A new algorithm can pilot a drone to guide flocks from away from busy airspace.
The current method: Birds pose a serious danger to planes—just ask pilot Chelsey Sullenberger and the survivors of US Airways flight 1549 in 2009. Airports employ all sorts of tactics to scare birds off, from loud noises to lasers, and even trained falcons. But they’re pretty costly, and can be unreliable.
The new method: In a recent paper in IEEE Transactions on Robotics, engineers from Caltech describe how they built on sheep herding algorithms to create software that could autonomously control a drone. The team learned how to gauge the proper distance between the drone and the animals by observing how multiple flocks of birds interact with each other.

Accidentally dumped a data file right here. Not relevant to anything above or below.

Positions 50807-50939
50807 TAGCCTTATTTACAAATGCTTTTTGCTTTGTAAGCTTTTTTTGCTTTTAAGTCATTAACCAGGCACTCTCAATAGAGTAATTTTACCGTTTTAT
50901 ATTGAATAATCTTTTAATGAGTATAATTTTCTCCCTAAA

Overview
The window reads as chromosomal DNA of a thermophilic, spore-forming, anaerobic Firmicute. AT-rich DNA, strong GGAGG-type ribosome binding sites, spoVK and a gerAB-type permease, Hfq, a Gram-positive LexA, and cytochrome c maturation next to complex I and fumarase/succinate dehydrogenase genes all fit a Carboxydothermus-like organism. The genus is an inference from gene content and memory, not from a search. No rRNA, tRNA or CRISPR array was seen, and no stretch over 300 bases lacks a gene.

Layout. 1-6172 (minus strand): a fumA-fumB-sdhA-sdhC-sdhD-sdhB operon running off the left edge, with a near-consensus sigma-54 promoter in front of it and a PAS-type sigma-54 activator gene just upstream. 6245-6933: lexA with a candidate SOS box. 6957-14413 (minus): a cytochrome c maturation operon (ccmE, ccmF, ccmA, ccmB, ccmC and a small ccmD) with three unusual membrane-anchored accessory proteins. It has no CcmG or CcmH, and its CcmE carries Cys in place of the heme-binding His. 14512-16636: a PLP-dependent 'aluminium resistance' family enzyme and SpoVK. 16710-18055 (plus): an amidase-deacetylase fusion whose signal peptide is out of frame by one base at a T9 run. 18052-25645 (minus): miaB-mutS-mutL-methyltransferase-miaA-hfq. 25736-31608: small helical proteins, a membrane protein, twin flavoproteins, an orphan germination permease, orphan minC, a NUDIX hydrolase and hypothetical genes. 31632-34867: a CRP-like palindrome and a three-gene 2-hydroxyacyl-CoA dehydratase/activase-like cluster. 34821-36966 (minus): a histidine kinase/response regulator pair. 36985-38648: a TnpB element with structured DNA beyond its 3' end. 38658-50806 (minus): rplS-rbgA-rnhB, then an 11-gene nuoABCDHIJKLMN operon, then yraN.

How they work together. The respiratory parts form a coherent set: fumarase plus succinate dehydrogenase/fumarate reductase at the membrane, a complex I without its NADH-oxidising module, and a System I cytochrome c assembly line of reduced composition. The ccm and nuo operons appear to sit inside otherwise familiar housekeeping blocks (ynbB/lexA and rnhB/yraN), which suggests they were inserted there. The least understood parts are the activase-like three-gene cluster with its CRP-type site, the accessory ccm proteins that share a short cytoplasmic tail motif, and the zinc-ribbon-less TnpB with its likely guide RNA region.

The results: The team found the system to be effective in tests for flocks of dozens of birds with only one drone (see gif). The technology could help prevent accidents like Sullenberger’s “Miracle on the Hudson” landing.
Toronto wants to kill the smart city forever
The city wants to get right what Sidewalk Labs got so wrong.
A day in the life of a Chinese robotaxi driver
We spoke to Liu Yang, who has one of the strangest jobs around: to sit in the passenger seat and monitor how self-driving cars cope with Beijing’s streets.
We need smarter cities, not “smart cities”
A singular focus on high-tech will dilute the vibrancy of our cities and limit their potential.
Marseille’s battle against the surveillance state
The boisterous, rebellious port city is trying to fight the growing ubiquity of policing cameras.
Get the latest updates from
MIT Technology Review
Discover special offers, top stories, upcoming events, and more.